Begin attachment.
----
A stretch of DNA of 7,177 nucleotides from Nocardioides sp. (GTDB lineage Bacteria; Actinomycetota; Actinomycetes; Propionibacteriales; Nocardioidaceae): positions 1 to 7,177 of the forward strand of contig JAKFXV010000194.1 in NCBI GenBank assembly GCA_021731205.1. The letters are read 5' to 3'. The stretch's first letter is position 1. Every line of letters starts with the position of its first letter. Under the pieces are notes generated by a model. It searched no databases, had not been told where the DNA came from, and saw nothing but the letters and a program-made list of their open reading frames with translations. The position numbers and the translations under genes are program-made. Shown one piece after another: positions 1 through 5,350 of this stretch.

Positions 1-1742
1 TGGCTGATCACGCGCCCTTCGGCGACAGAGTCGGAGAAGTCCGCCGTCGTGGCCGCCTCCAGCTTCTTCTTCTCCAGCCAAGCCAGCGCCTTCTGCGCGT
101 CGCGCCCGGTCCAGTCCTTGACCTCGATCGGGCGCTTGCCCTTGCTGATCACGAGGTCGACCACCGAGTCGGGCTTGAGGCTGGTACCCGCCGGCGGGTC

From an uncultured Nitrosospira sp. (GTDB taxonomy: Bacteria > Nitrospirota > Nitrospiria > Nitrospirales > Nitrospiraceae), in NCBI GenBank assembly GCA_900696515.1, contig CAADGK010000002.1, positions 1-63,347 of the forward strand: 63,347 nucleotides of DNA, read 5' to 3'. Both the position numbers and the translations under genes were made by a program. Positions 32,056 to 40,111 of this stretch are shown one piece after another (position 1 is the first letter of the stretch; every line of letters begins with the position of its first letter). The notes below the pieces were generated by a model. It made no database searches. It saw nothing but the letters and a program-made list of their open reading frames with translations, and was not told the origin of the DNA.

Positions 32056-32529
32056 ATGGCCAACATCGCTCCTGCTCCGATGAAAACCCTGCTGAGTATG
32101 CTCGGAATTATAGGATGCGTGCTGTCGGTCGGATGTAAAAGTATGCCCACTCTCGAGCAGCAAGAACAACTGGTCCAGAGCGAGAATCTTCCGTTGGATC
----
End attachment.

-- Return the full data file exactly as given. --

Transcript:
A stretch of DNA of 7,177 nucleotides from Nocardioides sp. (GTDB lineage Bacteria; Actinomycetota; Actinomycetes; Propionibacteriales; Nocardioidaceae): positions 1 to 7,177 of the forward strand of contig JAKFXV010000194.1 in NCBI GenBank assembly GCA_021731205.1. The letters are read 5' to 3'. The stretch's first letter is position 1. Every line of letters starts with the position of its first letter. Under the pieces are notes generated by a model. It searched no databases, had not been told where the DNA came from, and saw nothing but the letters and a program-made list of their open reading frames with translations. The position numbers and the translations under genes are program-made. Shown one piece after another: positions 1 through 5,350 of this stretch.

Positions 1-1742
1 TGGCTGATCACGCGCCCTTCGGCGACAGAGTCGGAGAAGTCCGCCGTCGTGGCCGCCTCCAGCTTCTTCTTCTCCAGCCAAGCCAGCGCCTTCTGCGCGT
101 CGCGCCCGGTCCAGTCCTTGACCTCGATCGGGCGCTTGCCCTTGCTGATCACGAGGTCGACCACCGAGTCGGGCTTGAGGCTGGTACCCGCCGGCGGGTC

From an uncultured Nitrosospira sp. (GTDB taxonomy: Bacteria > Nitrospirota > Nitrospiria > Nitrospirales > Nitrospiraceae), in NCBI GenBank assembly GCA_900696515.1, contig CAADGK010000002.1, positions 1-63,347 of the forward strand: 63,347 nucleotides of DNA, read 5' to 3'. Both the position numbers and the translations under genes were made by a program. Positions 32,056 to 40,111 of this stretch are shown one piece after another (position 1 is the first letter of the stretch; every line of letters begins with the position of its first letter). The notes below the pieces were generated by a model. It made no database searches. It saw nothing but the letters and a program-made list of their open reading frames with translations, and was not told the origin of the DNA.

Positions 32056-32529
32056 ATGGCCAACATCGCTCCTGCTCCGATGAAAACCCTGCTGAGTATG
32101 CTCGGAATTATAGGATGCGTGCTGTCGGTCGGATGTAAAAGTATGCCCACTCTCGAGCAGCAAGAACAACTGGTCCAGAGCGAGAATCTTCCGTTGGATC